Kuva: Jan Kahanek, Unsplash

Toivo-kirjoituskilpailun helmet - Christopher Ryan: Toivo

Helsingin kaupunginkirjasto järjesti kaikille avoimen kirjoituskilpailun toivon teemalla. Voittajien tekstit julkaistaan Helmet-verkkosivuilla.

Aikuisten sarjan toinen sija: Christopher Ryan, 44, Helsinki.

Toivo

The northern lights have a sound, you know. Like static but grander. The electricity of eels, not machines. The first time I’d heard their song, I was fifteen years old and had just arrived at the upper reaches of Finland’s Bothnian Bay, and while standing at the edge of the sea, with the lights shimmying and quavering above me, for a moment, finally, I wasn’t staring at my feet or the grains of snow. With my problems thousands of miles away, my gaze was tilted skyward, and I was actually watching, truly listening.
Then the lights retreated across the sea toward Sweden, the dark waves rolling to shore with such force it was like they were urging me to return home. I proceeded nonetheless, determined to reach the island of Hailuoto—“shark isle”—where my grandfather Toivo lived. I’d only met him once, years ago, long before my grandmother died. Now he was alone on that isolated hunk of snow-dusted rock. We were to keep each other out of trouble for a few weeks.
Mom said Toivo, who was 75, had left the stove on a couple times before setting out for his daily walk, and once he’d left the back door open all day. As for me, my problems were too numerous to list, but it included: breaking my sister’s hair dryer, punching numerous holes in the wall, and smashing windows throughout the neighborhood. More than anything, my mother wanted to get me out of her sight.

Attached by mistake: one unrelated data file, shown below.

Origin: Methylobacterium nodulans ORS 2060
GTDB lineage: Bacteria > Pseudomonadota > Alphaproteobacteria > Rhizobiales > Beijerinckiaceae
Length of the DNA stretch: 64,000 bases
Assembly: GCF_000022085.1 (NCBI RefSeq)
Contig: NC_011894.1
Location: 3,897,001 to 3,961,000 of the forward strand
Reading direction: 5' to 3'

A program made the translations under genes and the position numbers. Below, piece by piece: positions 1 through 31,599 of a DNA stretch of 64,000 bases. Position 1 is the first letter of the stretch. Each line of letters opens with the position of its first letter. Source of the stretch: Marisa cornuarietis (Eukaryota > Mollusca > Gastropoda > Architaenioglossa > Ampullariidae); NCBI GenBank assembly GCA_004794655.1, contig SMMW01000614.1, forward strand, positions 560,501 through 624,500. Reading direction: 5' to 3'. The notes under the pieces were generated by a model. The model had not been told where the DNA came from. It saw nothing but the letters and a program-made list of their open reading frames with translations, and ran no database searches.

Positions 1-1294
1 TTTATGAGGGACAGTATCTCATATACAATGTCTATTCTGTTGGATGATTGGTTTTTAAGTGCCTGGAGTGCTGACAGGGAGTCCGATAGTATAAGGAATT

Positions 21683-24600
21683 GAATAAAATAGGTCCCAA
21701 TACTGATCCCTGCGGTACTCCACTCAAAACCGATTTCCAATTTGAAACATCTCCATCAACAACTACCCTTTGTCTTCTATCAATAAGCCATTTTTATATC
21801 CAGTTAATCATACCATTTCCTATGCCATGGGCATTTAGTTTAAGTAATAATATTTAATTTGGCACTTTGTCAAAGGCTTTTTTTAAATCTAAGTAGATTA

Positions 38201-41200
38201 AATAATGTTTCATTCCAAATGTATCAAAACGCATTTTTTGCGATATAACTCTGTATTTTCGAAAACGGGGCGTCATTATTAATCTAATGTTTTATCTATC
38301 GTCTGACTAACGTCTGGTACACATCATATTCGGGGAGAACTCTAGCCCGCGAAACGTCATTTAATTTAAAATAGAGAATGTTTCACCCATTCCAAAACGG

I walked slowly but steadily toward the ferry landing, then boarded the ship at no cost and took a seat in the passenger lounge among a few others who either stared or refused to make eye contact—islands unto themselves. The windows quickly fogged up with body heat and coffee steam, and soon neither the northern lights nor the mainland were visible.
What awaited me on Hailuoto, I had no idea. This was my first time to Finland, or anywhere for that matter. I’d yet to see the world. I’d yet to see anything, really. Our family didn’t travel much. And now—it wasn’t much of a family. My parents had split up a year earlier, not long after my grandmother had died.
An hour later we stepped ashore. An old friend of Toivo’s named Joukahainen (I didn’t even try to pronounce it) met me there in his battered van. “Long ago I see Toivo at pubbi,” he said, “the pub. Not anymore, but once upon time. Good you come. He alone since Reeta die.”
Joukahainen drove fast, skidding to a halt in Toivo’s gravel driveway fifteen minutes later. The house was situated in the middle of the island, no other houses or lights in sight.
“Are you coming in?” I asked as I climbed out of the van.
“Is best you go alone,” he said. “Long time you no see, get big hug.”
I sensed something else behind his words, some fear of catching the whiff of grief and death, but I only thanked him and waved goodbye. He sped off in a flurry of snow and dirt.